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Sibyl Goes To Washington

HUB International's Sibyl Bogardus describes her experience testifying before the House of Representatives on Health Care Reform's impact on small business.

My road to Washington began in mid-November when a staff person for the House Small Business Subcommittee called to discuss my availability to testify on health care reform, including its impact on small businesses and its overall effects on employers and the economy. I was invited by the Democratic staff who informed me that my selection was based on the fact that I appeared to be neutral on the law from a political perspective and had taken a leadership stance of how to address the issues and challenges rather than simply focusing on flaws, as many other experts had.

A crowd greeted me as I walked off the plane...not really. Truth be told, I didn't sleep well the night before, which is not like me. I was more nervous than any past presentation since I knew I had to tell the Representatives the facts...and many complicated but serious pitfalls in the law that need to be addressed, without losing their attention or respect in case they supported the overall concept of the law. I was on a mission to express what I had learned and heard working with clients and prospects over the last four years. I made a single page of notes, knowing I could never squeeze my written testimony into five allotted minutes. Then I rewrote my notes, as I sat in the hallway for two hours waiting for my time. When I began presenting alongside three other panelists, it was so hot in the room...too many lawyers? No, it was the TV lights. A camera crossed back and forth in front of me. No pressure. I missed turning on the microphone the first time, then I got into the flow.

I hit on the control group rules and challenges in actual application. I contrasted the difference between an employer voluntarily offering retirement benefits and needing to account for plan design across the whole group with the employer mandate, which is not voluntary at all. I emphasized that control for tax purposes does not mean actual control or authority, as with investors or the fourth generation of a family business where many related owners may be entrepreneurs in their own right, pulling in entities with no connection whatsoever. Then, I moved into concerns about reform in general, the lack of guidance, the sheer complexity, and worries about the current system not being sustainable. I touched on costs small businesses are experiencing and long-term issues such as carrier participation. I stopped at seven minutes.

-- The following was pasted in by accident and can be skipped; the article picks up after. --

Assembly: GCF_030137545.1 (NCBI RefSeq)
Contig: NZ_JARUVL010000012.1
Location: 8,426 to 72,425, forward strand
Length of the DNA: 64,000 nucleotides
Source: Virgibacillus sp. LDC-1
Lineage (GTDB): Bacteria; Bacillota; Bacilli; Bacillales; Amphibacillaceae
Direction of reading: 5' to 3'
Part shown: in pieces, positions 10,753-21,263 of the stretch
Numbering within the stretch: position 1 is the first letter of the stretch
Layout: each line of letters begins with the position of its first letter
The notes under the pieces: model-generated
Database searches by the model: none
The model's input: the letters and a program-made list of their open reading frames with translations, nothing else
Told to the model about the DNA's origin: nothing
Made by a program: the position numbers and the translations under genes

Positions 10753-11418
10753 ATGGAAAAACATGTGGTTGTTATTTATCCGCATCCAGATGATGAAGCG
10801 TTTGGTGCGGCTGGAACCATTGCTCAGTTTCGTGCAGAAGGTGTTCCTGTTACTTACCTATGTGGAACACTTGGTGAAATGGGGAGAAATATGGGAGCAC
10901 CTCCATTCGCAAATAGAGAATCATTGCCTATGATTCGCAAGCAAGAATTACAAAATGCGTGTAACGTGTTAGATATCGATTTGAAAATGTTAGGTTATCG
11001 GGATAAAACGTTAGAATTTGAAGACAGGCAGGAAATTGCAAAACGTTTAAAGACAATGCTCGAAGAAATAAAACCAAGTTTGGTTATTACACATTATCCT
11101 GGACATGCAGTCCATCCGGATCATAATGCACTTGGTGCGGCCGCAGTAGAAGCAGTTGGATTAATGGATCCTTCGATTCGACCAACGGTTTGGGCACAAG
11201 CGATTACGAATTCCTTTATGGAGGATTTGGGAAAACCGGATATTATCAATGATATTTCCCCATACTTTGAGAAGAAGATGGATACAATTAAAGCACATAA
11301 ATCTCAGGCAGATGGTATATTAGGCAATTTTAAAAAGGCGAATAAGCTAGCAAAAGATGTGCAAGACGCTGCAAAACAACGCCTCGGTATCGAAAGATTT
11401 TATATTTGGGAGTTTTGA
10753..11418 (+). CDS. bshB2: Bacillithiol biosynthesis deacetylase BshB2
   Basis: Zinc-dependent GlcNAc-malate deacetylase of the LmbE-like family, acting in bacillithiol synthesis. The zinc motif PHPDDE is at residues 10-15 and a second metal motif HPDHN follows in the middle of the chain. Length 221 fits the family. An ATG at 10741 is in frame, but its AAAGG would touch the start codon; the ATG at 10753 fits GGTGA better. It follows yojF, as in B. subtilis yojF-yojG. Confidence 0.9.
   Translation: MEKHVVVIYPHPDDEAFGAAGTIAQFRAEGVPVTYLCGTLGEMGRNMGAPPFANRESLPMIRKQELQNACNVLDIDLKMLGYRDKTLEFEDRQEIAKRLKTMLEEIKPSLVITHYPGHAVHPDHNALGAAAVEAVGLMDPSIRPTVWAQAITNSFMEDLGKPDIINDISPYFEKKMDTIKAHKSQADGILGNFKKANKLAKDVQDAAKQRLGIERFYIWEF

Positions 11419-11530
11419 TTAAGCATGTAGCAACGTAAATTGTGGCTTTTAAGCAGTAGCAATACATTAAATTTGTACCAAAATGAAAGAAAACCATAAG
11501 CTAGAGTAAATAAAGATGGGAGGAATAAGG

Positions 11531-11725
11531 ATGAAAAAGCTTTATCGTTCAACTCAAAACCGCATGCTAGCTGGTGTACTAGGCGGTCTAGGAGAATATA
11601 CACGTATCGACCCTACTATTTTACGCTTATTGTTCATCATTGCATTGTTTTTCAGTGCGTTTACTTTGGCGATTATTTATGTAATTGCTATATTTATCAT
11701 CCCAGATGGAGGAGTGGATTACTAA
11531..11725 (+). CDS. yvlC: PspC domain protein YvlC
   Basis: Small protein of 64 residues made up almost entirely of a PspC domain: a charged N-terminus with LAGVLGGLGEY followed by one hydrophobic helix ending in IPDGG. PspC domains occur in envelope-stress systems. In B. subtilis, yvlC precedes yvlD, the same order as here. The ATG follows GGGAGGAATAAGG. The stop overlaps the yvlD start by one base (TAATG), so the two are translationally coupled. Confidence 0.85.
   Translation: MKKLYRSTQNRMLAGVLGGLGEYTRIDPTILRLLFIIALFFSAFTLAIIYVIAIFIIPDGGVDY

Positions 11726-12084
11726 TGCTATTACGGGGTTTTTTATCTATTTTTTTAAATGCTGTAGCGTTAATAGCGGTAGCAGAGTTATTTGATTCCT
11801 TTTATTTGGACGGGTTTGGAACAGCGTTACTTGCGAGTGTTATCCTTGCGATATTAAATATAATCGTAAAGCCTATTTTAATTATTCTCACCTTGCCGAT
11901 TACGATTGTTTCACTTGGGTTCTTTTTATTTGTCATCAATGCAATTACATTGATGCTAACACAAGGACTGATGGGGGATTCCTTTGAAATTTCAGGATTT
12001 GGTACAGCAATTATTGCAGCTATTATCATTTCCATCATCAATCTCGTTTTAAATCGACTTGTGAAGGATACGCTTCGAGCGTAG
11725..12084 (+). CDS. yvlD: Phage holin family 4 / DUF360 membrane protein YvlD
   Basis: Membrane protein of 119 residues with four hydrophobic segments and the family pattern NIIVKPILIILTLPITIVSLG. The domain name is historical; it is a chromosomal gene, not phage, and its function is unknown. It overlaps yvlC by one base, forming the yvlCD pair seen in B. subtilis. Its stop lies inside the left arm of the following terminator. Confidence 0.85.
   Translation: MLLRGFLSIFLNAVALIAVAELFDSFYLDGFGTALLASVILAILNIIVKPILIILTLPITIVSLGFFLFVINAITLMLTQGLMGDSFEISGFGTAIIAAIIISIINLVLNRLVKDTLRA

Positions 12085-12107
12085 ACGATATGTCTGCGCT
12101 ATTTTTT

The toughest part was fielding the questions. Each Representative got a set number of minutes to ask questions. Some of them spent 95% expressing their views and then asked for us to confirm what they had said. Not wishing to take sides politically, I responded to one gentleman that the simple answer was yes but gave him no more than that. Other questions were thoughtful, and I was touched by the sincere concern of the Committee leaders and most of the members.

My proudest moment? When we bogged down with yet another question from one side or the other...doesn't matter...reflecting politics, I spoke up that health reform is an issue crying out for leadership. It affects our businesses, our neighbors, our families, and ourselves in some profoundly disturbing ways no one anticipated, and the American people are counting on someone in Congress to fix it, not to use the issues for political purposes.

When we all finished, the Chairman gave me a large coin that says the House of Representatives and his name and motto on the other. I keep it in my nightstand.

Click here to view Sibyl Bogardus' testimony and Q&A sessions.